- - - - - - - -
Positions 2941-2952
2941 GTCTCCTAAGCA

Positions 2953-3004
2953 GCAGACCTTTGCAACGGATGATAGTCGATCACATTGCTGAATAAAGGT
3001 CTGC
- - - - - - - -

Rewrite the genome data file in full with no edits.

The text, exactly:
Positions 2941-2952
2941 GTCTCCTAAGCA

Positions 2953-3004
2953 GCAGACCTTTGCAACGGATGATAGTCGATCACATTGCTGAATAAAGGT
3001 CTGC